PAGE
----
Pokémon is a series that has always been popular with both genders. It ignored the thinking established by earlier kid franchises, which stated that boys only liked action, whilst girls would only watch shows that had cute characters. Pokémon had both of these aspects, without alienating either gender. Pikachu could be both a badass fighter, and an adorable animal that you would want to buy toys of.
It is due to Pokemon trying to reach as wide an audience as possible, combined with the fact that it is a franchise intended for children, that sexual elements have rarely appeared in the games or the show. The few instances of sexualized females (mainly from the early seasons of the anime) were all censored out before they reached the English speaking regions.
In Japan, manga series' are allowed to be more explicit in their portrayal of both nudity and violence, even when involved with a big franchise like Pokémon. Despite this, adult elements have rarely appeared there. The long-running and popular Pokémon Adventures manga has kept objectionable content to a minimum. One of the few exceptions to this is the portrayal of Shauntal, the Ghost-type trainer of the Unova Elite Four. Despite her barely being in the games, Shauntal's first appearance in the manga puts a lot of focus onto her breasts. She is pursuing the Kami Trio, and is made soaking wet due to their weather influencing power. Most panels with Shauntal focus on her body from a male gaze perspective.
The first generation of Pokémon games gave the impression that the Elite Four do nothing but stand around all day, waiting for challengers to show up. Later games have done little to rectify this belief. The Champion of each region has been shown to be proactive in dealing with trouble (with Lance foiling Team Rocket in Johto, or Alder battling N/Team Plasma in Unova). The Elite Four tend to stay in their building, and watch the wheels go round and round.
In the Pokémon anime, it is revealed that the individual Elite Four members have another function that comes with their role. If an established Gym leader cannot perform their duties, for whatever reason (going missing, quitting, dying), then a member of the Elite Four of that region can take their place on a short term basis. Due to Giovanni skipping town after Mewtwo broke free from Team Rocket's control, the Viridian City Gym is left unattended. Agatha of the Kanto Elite Four takes his place, acting as a temporary Gym Leader until a new one can arrive.
The Pokémon series has always been very inclusive. It did take a few games before girls could be a playable option, but that was more to do with technical limitations, and a troubled development cycle than sexism on behalf of Game Freak. The series has even included a transgender character (although this was toned down in the western release). There have been many powerful female trainers in the Pokémon world, and it is a lot harder to enforce a glass ceiling when women can control fire-breathing dragons and literal god-monsters.
One of the members of the Johto Elite Four is a Psychic-type trainer named Will. There is strong evidence to suggest that Will was originally meant to be female. It was discovered among the dialog options in Pokémon Crystal that all characters in the game have their text separated by gender. Will's dialog can be found among the female trainers.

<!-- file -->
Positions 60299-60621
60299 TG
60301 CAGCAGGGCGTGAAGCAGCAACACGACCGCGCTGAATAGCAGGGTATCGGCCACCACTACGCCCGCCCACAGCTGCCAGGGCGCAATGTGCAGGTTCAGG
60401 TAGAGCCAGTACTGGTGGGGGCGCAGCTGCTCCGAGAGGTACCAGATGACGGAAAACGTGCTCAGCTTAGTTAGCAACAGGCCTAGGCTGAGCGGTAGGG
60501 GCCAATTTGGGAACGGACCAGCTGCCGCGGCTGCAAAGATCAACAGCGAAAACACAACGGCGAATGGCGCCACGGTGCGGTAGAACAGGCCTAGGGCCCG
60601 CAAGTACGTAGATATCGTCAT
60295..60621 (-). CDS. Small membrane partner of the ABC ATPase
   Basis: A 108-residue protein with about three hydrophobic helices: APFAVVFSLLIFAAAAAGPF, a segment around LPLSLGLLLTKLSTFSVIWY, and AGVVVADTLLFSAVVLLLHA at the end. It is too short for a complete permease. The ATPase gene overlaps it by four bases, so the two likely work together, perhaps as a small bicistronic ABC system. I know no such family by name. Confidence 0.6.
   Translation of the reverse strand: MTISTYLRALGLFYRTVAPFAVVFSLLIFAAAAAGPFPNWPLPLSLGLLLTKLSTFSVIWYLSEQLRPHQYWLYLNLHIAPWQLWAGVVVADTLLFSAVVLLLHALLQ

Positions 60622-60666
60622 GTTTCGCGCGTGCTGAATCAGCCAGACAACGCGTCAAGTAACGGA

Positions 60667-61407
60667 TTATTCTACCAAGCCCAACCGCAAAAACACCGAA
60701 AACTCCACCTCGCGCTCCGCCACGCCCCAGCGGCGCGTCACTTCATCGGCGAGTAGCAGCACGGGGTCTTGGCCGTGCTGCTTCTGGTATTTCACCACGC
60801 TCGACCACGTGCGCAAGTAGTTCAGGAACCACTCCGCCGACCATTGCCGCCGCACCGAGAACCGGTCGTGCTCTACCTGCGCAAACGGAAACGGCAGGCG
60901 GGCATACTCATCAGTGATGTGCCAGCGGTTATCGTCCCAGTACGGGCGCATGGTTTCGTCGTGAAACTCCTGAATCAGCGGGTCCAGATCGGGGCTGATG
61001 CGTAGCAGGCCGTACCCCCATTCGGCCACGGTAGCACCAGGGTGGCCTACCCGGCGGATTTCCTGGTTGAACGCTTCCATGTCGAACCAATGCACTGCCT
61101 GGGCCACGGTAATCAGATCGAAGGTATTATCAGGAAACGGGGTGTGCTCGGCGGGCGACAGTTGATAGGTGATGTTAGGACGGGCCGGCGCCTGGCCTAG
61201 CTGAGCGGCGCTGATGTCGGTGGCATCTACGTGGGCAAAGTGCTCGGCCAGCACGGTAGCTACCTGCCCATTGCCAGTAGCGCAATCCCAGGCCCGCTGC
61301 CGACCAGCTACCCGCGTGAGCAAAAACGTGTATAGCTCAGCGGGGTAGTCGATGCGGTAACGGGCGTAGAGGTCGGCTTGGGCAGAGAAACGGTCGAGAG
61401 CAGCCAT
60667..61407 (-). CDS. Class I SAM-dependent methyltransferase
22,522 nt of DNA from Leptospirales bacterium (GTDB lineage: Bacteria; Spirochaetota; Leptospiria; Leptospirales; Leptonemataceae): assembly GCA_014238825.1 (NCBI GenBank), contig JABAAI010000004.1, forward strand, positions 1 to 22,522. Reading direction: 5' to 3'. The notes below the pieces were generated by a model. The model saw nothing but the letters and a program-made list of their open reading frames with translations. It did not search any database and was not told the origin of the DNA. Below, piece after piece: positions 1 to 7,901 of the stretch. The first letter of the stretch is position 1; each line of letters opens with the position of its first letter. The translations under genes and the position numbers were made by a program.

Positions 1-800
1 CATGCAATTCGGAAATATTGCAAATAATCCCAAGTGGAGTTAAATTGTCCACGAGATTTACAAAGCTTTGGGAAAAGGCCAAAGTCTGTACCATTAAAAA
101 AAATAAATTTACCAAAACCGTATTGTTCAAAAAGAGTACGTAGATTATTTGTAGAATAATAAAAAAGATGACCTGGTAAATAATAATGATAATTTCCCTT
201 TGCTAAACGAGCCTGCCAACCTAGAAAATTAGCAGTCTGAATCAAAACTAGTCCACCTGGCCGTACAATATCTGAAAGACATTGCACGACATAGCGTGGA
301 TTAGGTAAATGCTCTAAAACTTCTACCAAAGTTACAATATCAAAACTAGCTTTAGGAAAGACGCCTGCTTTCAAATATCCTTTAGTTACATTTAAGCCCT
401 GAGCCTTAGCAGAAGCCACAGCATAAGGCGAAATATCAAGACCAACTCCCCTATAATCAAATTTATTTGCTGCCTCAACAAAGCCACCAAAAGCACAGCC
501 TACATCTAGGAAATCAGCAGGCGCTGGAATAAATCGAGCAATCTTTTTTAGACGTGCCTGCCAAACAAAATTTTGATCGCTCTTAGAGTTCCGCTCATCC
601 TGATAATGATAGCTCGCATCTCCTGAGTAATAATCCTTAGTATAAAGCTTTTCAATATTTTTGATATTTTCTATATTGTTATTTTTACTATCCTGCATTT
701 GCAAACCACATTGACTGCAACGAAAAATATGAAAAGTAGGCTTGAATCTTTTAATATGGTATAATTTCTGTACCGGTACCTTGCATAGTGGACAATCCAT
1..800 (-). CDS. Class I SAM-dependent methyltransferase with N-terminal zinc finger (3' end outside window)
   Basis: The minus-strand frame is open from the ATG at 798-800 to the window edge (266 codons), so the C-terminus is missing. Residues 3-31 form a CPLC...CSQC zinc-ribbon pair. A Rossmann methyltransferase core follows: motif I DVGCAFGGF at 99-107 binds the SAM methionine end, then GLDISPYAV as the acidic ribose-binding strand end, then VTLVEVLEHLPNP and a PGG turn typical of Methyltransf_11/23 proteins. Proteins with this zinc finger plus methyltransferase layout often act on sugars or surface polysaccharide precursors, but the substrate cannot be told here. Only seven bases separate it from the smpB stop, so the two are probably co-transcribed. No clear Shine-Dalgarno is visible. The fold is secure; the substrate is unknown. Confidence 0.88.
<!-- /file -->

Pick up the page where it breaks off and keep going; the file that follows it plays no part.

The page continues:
While the dialog could be chalked up to a programming oversight/error, there is another factor to consider. All of his Pokémon in Gold & Silver were male (with the exception of Jynx, as they can only be female). In Pokémon Heart Gold & Soul Silver, all of Will's Pokémon were changed to female. This seems like an odd coincidence, and it has caused players to speculate as to whether this is a clue towards there being more to Will than meets the eye.
Sometimes things get lost in translation. When you have two languages that are as diverse, referential, and open to interpretation as English & Japanese, then important information can be lost along the way.
The Pokémon series has long suffered from unnecessary changes and editing to its text. The Pokémon Professors are actually supposed to be "Doctors", for example. The move "Splash" (made famous by Magikarp) is supposed to be "Hop", which is why the move can be used by Pokémon other than Water-types. Name changes happen a lot, and you just have to trust that the localisation team knows what they are doing.
In the original Japanese Pokémon games, the Elite Four have a way cooler name. They are referred to as the "Four Heavenly Kings" (despite the fact that a lot of them are women). This is a reference to four deities from the Buddhist religion. The Four Heavenly Kings rule over the cardinal directions (North, South, East, and West), and are the protectors of the world & slayers of evil.
The Elite Four are not the only video game bosses to have this name. The four bosses of Street Fighter II (Balrog, Vega, Sagat, and M. Bison) are also referred to as the Four Heavenly Kings.
Bruno might be a cheating jerk, but at least he kept it to the spin-off games. Lance has a much bigger role in the series, and he was cheating since day one. Lance is the final member of the Kanto Elite Four, and is the penultimate challenge of the game. He is a master of Dragon-type Pokémon, and his team will likely give you trouble due to the difficulty in countering Dragons at this point in the series.
What most players didn't realise at the time, was that Lance had an illegal Pokémon on his team. His most powerful Pokémon was a Dragonite that knew Barrier. Even in the current generation of games, Dragonites cannot learn this move. Game Freak have acknowledged this flagrant abuse of the rules in the past, by releasing a limited edition "Lance's Dragonite" through the Nintendo Wi-Fi network that knows Barrier.
Even after leaving the Elite Four, Lance kept to his cheating ways in Pokémon Gold & Silver. After defeating the Johto Elite Four, the player can face Lance, who is now the Champion of that region. He has an Aerodactyl on his team that knows Rock Slide. It was not possible for a player-owned Aerodactyl to learn this move until generation three (with the aid of a Move Tutor).
Lance also has three Dragonites that are level 47, 47, and 50, even thought Dragonair doesn't evolve into Dragonite until it hits level 55. The only explanation is that he was giving them steroids, and that he will have to pull a Lance Armstrong, and confess to the Pokémon equivalent of Oprah Winfrey.